• Maintainability (e.g. the building, its equipment, its processes, education and training, …)
  • Availability (e.g. emergency number, network, realizations, independence, visibility…)
  • Feasibility (For example, can it be organized? What legal structure is needed, required finances, required manpower,…)

As a risk manager or as a business continuity manager, look at the measure strategically with the higher manager (CRO, …) on the following criteria (where applicable):

  • Proportionality (Especially: Is a cost benefit evaluation possible, not only with return on investment (ROI) but especially with value on investment (VOI)? ‘More need can be met with the required money in another way than this’, would mean that this is disproportional; what kind of evaluation models are needed for that?)
  • Prudence (For example, what is a life worth? There is no rule of maximum caution here, I think, rather the question whether you can be more careful within budgets?)
  • Effectiveness (Among other things, are the benefits great in the cost-benefit analysis? Is the information flow between the right players? Is there an eye for quality by mapping the risks? Is the organization supportive of the operational and strategic requirements? Does it meet targets in time (for predictable crises to occur) to be able to perform exercises to create preparedness for future crises?)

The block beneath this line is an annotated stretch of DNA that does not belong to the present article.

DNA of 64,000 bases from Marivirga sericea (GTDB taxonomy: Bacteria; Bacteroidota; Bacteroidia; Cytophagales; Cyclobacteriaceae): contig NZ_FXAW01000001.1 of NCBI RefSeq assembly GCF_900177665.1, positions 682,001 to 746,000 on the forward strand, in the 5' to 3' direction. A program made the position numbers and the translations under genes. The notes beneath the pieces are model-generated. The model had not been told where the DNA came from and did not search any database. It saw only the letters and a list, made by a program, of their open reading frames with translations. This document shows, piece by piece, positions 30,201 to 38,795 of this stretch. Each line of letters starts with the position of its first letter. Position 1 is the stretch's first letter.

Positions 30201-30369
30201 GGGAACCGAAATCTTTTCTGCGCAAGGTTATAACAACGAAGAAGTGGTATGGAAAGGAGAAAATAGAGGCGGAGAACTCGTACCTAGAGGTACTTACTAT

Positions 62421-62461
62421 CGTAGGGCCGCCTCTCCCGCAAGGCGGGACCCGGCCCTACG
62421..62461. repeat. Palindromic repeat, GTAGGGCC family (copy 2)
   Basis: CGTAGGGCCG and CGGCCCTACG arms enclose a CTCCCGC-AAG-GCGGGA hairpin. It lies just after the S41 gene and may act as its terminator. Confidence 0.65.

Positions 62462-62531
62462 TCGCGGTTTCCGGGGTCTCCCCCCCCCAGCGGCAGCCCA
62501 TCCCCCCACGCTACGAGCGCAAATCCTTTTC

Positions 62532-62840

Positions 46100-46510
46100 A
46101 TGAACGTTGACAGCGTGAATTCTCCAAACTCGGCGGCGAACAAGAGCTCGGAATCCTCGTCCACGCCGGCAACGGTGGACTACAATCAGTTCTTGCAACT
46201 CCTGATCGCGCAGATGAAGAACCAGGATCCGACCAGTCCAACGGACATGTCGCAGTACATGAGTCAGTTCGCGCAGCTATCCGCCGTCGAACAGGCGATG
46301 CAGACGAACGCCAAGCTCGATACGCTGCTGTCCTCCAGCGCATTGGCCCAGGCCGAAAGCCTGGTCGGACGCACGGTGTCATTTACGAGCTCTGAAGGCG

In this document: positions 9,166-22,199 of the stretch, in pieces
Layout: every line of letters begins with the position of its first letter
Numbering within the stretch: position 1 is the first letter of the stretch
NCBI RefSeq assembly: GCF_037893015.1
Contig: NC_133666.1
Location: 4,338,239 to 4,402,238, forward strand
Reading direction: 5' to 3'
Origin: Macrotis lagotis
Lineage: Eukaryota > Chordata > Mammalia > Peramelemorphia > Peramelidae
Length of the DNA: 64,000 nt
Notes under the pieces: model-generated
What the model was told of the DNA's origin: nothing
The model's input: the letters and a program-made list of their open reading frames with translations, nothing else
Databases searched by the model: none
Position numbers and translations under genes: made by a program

• Efficiency (Among other things, is the cost small in the cost-benefit analysis? Is the information flow smooth? Is there a will to collaborate within the networks, and is this with a subsidiary decision-making authority (which is a quality requirement)? Can the organization be reorganized flexibly, and is there a smooth collaboration with government? Are milestones for the plans met in a timely manner?)

Using such a well-thought-out framework of argumentation to substantiate the correctness of a measure, it can help to prevent misunderstandings or arbitrariness when formulating measures to be implemented.

If it has then been established in a subsidiary way at both the operational level and the strategic level that the measure makes sense, it may be safer to implement the measure for all parties, as a justification for a possible audit afterwards if things still go wrong later.